Do you have an underwater mortgage with Private Mortgage Insurance (PMI)? If so, you might think you're stuck with those extra payments until you can get your loan equity back into positive territory. Fortunately, that isn't necessarily the case. In fact, most borrowers are entitled to have PMI automatically canceled once they've had their mortgage for a certain amount of time, and it doesn't matter how much your home may have decreased in value or how far underwater you may be on your loan.

PMI Understood
Private Mortgage Insurance, or PMI, is the insurance you're typically required to buy when you take out a conventional mortgage with less than 20% down. Most homeowners know that you can ask to have it canceled once you reach 20% equity in your home (an 80% loan-to-value ratio for example), either by paying down your loan balance, a rise in your home's value or a combination of both.

Goodbye PMI
What many borrowers don't realize, however, is that you're legally entitled to have PMI automatically canceled once your loan balance falls to 78% of your home's original value at the time you took out the mortgage. That's true even if your home has fallen in value and you owe more on the mortgage than your home is currently worth.

That's the law as established by the Homeowner Protection Act of 1998, which sets the rules for PMI cancellation in general. Though there are some limitations and guidelines:

- You must reach the 78% figure through the normal amortization of your loan. That is, you can't speed up the process by making extra payments.

- You must be current on your mortgage payments with no missed payments during the previous 12 months.

- You don't qualify if you have any second liens on the property, such as a piggyback loan, home equity loan, a line of credit or any other type of second mortgage.

- For certain types of high-risk mortgages, the loan balance must be paid down to 77% of the original home value before automatic PMI cancellation is required.

- The law applies to single-family residences, multi-unit dwellings and investment residential properties, but not to vacation homes.

- The mortgage must have originated on or after July 29, 1999, which is when the Homeowners Protection Act came into effect.

- The law only applies to private mortgage insurance. It doesn't apply to homeowners with lender-paid mortgage insurance (LPMI) or those with FHA or VA mortgages, which have their own mortgage insurance.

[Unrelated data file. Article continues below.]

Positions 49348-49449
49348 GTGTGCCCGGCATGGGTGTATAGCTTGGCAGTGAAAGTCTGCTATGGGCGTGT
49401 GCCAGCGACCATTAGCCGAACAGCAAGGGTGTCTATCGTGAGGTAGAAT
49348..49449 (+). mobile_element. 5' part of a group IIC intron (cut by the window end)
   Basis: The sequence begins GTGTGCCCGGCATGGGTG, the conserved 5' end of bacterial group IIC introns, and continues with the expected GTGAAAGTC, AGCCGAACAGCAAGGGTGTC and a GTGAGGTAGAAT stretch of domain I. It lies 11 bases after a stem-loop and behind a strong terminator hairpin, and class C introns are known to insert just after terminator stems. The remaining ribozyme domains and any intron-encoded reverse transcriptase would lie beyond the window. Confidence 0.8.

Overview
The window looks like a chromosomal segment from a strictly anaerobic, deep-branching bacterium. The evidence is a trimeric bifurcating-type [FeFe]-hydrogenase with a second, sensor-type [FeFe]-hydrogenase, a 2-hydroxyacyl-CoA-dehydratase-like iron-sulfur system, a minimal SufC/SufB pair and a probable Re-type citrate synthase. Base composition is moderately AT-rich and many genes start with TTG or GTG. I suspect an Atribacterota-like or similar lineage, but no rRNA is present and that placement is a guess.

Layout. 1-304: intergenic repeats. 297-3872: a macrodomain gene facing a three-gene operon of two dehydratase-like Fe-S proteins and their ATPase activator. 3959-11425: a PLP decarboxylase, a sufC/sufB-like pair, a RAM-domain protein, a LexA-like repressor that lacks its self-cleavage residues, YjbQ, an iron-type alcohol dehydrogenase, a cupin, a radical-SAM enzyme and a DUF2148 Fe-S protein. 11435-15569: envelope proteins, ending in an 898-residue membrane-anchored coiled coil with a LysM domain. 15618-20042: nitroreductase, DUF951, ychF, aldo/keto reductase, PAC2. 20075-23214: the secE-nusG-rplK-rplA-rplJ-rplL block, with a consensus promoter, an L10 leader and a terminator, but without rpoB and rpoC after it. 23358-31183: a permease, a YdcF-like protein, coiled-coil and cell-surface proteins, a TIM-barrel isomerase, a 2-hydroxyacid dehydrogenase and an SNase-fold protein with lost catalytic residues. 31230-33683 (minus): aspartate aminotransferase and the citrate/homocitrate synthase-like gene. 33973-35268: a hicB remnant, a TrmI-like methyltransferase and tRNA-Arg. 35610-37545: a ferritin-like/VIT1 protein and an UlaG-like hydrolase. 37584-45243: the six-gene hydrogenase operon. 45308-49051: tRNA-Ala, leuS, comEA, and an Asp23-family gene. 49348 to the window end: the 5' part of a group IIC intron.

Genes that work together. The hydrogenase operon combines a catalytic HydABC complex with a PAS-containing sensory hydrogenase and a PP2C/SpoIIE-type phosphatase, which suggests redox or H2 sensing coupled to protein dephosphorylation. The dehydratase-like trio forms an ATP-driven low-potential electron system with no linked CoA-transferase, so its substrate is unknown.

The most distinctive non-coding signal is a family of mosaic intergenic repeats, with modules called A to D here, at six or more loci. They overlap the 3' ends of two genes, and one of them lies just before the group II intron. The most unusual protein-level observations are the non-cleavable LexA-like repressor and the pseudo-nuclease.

Taking Timelines into Account
Depending on the size of your down payment, it usually takes from five to nine years to reach the 78% mark through normal amortization on a 30-year mortgage. You can use a mortgage calculator with an amortization table feature or contact your mortgage servicer (the company you send your payments to) to find out when exactly this will happen for you.

For the purpose of automatic PMI cancellation, your original home value is the lower of either the purchase price of your home or the appraised value of your home at the time the mortgage was taken out. If you refinance your mortgage after buying your home, the countdown to 78% starts all over again with the new loan.

Making up for Missed Payments
If you are unable to qualify for automatic PMI cancellation due to missed payments, the law still requires that PMI be canceled once you reach the 15-year mark on a 30-year mortgage, provided you are current on your payments at that time or it will become effective as soon as you are current thereafter.

Illustrated Amortization
Here's an example of how it works. Say you bought your house in 2006 for $200,000 with a 10% down payment on a 30-year fixed-rate mortgage at 5.5%. Not including mortgage fees, that would give you a starting loan balance of $180,000. 78% of $200,000 is $156,000, which would take you just over eight years to reach through normal amortization.

Even if your home value had fallen to $140,000 in the meantime, you would still qualify because automatic cancellation is based on the original value of your home at the time you took out the loan, not the current value.

The Bottom Line
Under the law, you don't have to request that your PMI be canceled once you reach the 78 or 77% mark, assuming you meet the other qualifications. Your mortgage servicer is supposed to return all PMI premiums and cancel your PMI automatically within 45 days.

If you've already reached that point and you're still being charged for PMI, contact your mortgage servicer to inquire. If it turns out you've met the requirements and your PMI was supposed to be canceled, you're entitled to a refund for the excess payments. If there is indeed a violation, the act gives a borrower two years after the violation is discovered to lodge an action.

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